Introducing the GWI Seminar Series
The Hon. Rob Stokes, NSW Minister for Planning, discusses the future of NSW coastlines
The Hon. Rob Stokes, NSW Minister for Planning, launched the GWI seminar series on Monday 17 October with a presentation focussing on coastal management reforms, followed by a Q&A session with the audience.
In his address at the UNSW Kensington Campus, Minister Stokes discussed the ongoing challenges of sustainably managing eroding coastal zones and their competing uses, and emphasised the importance of focusing not just on finding solutions to existing issues, but planning carefully to avoid similar mistakes in future.
Pragmatically, the best thing we can do is manage the legacy challenges left to us by previous generations, but also to learn from those situations and to learn not to do those same things again
The Hon. Rob Stokes, NSW Minister for Planning
"Pragmatically, the best thing we can do is manage the legacy challenges left to us by previous generations, but also to learn from those situations and to learn not to do those same things again," said Minister Stokes.
"So that is why in terms of re-writing our state's coastal laws, we have sought to say we will manage our legacy issues, but in relation to future subdivision, future patterns of development, future allocation of property rights in land, we will have a much more precautionary approach in relation to coastal hazards like erosion, cliff instability and coastal inundation..."
The state government is currently working to deliver a new framework to better equip coastal communities to respond to these challenges, which have been affecting properties, ecosystems and communities in NSW since as early as the 1940s.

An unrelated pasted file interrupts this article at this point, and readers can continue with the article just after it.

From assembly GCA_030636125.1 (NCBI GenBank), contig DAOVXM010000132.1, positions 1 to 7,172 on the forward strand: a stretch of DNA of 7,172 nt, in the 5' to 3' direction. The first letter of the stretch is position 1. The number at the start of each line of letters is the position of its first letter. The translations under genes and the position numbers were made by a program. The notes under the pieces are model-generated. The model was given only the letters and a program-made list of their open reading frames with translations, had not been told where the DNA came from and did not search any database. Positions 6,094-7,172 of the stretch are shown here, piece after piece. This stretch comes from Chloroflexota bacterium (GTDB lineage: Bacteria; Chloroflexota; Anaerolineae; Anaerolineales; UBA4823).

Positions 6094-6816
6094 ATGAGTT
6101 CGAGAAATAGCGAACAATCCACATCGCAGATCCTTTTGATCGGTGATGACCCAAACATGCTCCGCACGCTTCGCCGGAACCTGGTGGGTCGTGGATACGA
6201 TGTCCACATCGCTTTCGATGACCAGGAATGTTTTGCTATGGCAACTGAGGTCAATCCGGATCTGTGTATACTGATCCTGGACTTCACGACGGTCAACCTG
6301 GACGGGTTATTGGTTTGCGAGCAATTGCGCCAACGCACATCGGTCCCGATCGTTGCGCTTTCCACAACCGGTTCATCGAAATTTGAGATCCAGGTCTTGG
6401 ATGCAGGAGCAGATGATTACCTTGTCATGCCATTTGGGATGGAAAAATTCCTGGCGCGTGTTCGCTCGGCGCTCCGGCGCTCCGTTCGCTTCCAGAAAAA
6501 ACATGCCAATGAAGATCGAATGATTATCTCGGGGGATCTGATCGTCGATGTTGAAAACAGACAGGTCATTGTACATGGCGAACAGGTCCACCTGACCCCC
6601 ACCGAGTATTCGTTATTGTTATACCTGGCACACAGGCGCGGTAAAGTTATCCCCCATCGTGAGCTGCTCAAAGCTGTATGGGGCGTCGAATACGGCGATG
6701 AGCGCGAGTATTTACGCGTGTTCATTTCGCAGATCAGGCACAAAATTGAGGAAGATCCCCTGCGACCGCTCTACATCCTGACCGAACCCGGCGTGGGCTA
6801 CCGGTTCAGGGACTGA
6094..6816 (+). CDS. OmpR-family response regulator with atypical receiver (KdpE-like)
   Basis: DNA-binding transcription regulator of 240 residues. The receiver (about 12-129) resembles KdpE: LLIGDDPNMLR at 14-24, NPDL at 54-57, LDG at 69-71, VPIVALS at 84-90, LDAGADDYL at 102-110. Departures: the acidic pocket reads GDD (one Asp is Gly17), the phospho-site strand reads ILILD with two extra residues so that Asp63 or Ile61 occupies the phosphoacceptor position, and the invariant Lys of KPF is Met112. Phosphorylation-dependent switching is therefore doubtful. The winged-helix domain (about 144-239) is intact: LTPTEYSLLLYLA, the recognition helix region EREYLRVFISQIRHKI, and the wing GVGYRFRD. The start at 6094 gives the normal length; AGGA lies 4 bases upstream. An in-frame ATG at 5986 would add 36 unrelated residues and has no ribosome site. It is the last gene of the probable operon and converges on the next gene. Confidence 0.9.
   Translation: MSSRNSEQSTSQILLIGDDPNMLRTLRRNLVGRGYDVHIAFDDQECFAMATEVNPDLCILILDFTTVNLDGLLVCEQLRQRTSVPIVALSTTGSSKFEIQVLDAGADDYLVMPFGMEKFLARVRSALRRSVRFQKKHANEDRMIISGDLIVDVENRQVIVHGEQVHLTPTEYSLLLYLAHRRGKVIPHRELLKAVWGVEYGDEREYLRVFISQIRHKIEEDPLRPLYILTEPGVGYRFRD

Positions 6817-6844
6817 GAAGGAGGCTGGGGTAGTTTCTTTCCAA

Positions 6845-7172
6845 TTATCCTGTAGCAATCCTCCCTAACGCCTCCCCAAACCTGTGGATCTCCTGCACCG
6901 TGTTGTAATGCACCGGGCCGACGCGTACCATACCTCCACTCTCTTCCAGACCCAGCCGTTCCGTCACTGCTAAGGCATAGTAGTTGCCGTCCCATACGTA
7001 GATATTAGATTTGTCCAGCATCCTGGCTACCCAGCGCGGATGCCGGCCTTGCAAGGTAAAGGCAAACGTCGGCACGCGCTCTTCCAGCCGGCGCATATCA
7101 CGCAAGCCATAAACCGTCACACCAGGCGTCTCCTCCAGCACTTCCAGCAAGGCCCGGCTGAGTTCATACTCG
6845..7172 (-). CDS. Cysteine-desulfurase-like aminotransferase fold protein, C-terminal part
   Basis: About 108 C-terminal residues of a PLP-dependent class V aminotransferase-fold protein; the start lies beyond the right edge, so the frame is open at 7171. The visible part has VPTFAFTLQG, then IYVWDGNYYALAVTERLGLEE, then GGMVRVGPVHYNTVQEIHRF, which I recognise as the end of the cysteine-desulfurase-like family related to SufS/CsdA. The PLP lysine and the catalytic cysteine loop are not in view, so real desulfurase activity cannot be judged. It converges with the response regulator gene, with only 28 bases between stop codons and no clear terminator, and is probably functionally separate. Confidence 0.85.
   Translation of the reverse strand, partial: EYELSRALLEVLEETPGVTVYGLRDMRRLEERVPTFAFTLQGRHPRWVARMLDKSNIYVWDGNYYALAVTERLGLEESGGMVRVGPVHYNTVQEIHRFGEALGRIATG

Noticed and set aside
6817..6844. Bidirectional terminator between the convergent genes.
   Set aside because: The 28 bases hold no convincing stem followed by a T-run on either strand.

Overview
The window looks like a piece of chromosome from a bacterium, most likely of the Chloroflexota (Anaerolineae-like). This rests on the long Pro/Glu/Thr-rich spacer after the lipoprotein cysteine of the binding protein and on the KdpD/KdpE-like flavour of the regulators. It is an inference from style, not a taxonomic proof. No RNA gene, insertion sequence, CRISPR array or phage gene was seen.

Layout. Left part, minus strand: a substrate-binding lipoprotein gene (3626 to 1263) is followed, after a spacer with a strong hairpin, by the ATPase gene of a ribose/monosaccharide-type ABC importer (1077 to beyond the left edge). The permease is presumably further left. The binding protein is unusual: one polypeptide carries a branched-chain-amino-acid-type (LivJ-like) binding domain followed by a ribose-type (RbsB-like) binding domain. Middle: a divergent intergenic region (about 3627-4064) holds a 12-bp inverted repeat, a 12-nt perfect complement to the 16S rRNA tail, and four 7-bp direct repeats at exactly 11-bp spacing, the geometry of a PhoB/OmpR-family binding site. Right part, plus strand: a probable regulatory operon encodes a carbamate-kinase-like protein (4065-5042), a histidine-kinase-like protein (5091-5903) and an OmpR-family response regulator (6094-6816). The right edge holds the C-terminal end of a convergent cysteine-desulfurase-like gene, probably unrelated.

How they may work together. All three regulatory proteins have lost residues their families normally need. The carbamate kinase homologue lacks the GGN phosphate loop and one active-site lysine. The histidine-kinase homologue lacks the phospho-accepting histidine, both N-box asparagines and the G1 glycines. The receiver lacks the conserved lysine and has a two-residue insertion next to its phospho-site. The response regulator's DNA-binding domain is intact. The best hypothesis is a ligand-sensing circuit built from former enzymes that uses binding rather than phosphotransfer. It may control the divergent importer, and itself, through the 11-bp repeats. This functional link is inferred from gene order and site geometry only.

When asked by Professor Emma Johnston whether the State has enough data to enable decision making that incorporates aquatic biodiversity considerations, Minister Stokes encouraged researchers to access the $7 million recently made available by the Government for applied research, particularly in coastal management, to help inform and support rigorous decision-making.
Minister Stokes recognised the contribution of UNSW in regards to coastal management, and the significance of what the multi-disciplinary Global Water Institute has to offer.
"The work you do can be applied to help communities understand the challenges that we share, but can also help to empower political leaders to better explain to communities what those problems are, and how we might best go about resolving them," he said.
The new GWI Seminar Series has been established to give GWI members a regular opportunity to hear from a wide range of external water experts. Seminars are held on a monthly basis, connecting the GWI community on campus and providing opportunities to network with colleagues and partners across government and industry.
The next GWI seminar, to be held in late November, will be given by Dr Diana Day, recent UNSW Adjunct Professor appointee.